JimPrincetonJim McGarrah:  Marine, social worker, carpet layer, janitor, bartender, race horse trainer, and college professor, McGarrah now lives in the Blue Ridge Mountains of Georgia.  Jim McGarrah’s poems, essays, appear frequently in literary journals such as The American Poetry Journal, Bayou Magazine, Cincinnati Review, Connecticut Review, and North American Review.  He is an award-winning poet and author of four books of poetry: Running the Voodoo Down (Elixir Press, 2003); When the Stars Go Dark (Main Street Rag, 2009); Breakfast at Denny’s (Ink Brush Press, 2013) and the Truth About Mangoes (Lamar University Press, 2016).  His memoir of war, A Temporary Sort of Peace (Indiana Historical Society Press, 2007) won the national Eric Hoffer Legacy Non-Fiction Award, and the sequel, The End of an Era, was published in 2011. He is editor, along with Tom Watson, of the anthology Home Again: Essays and Memoirs from Indiana and the former managing editor of Southern Indiana Review. His memoirs Off Track and Midemeanor Outlaw were published by Blue Heron Book Works.   

  1. Does writing energize or exhaust you?

Writing does both things, especially if you feel like you’re writing well. The energy that generates my creativity is often very emotionally intense and when that energy is spent, I’m drained emotionally for a time. I had a mentor in grad school years ago, a very highly respected poet, who cautioned me that the type of writing I did would cannibalize my emotions and I would need to rest from time to time and replenish that autobiographical material. I’m one of those people who live to write and write to live. This isn’t my job. It’s me.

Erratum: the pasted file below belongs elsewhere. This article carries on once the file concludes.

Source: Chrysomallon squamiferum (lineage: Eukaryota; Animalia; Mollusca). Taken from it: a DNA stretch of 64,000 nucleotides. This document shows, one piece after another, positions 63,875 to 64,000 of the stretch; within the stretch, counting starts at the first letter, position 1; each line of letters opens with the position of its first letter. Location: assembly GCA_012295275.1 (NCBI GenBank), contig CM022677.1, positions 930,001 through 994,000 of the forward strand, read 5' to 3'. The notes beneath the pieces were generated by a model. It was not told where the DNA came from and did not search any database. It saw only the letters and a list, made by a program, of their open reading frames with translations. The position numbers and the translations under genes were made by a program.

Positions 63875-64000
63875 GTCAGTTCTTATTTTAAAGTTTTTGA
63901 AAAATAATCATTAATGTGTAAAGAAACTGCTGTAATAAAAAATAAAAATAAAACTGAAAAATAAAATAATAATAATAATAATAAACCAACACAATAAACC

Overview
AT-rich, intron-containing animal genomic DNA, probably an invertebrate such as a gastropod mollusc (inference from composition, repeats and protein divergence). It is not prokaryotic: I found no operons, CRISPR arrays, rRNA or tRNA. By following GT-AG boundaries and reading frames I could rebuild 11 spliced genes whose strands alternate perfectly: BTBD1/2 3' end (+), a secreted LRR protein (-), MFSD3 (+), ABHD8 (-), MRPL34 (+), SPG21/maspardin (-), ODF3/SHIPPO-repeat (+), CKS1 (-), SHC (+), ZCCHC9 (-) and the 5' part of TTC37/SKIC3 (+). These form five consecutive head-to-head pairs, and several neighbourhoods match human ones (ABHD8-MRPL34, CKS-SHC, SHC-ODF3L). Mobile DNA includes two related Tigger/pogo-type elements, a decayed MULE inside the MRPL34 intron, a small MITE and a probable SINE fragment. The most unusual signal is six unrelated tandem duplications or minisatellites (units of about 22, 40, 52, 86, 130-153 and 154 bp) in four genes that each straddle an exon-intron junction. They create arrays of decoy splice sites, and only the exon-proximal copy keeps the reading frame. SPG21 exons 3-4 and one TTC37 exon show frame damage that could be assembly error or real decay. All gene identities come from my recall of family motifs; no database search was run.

1. Did you ever consider writing under a pseudonym?

No. That would defeat my purpose, I think. My identity is at the core of my writing.

  1. Do you try more to be original or to deliver to readers and the audience what they want?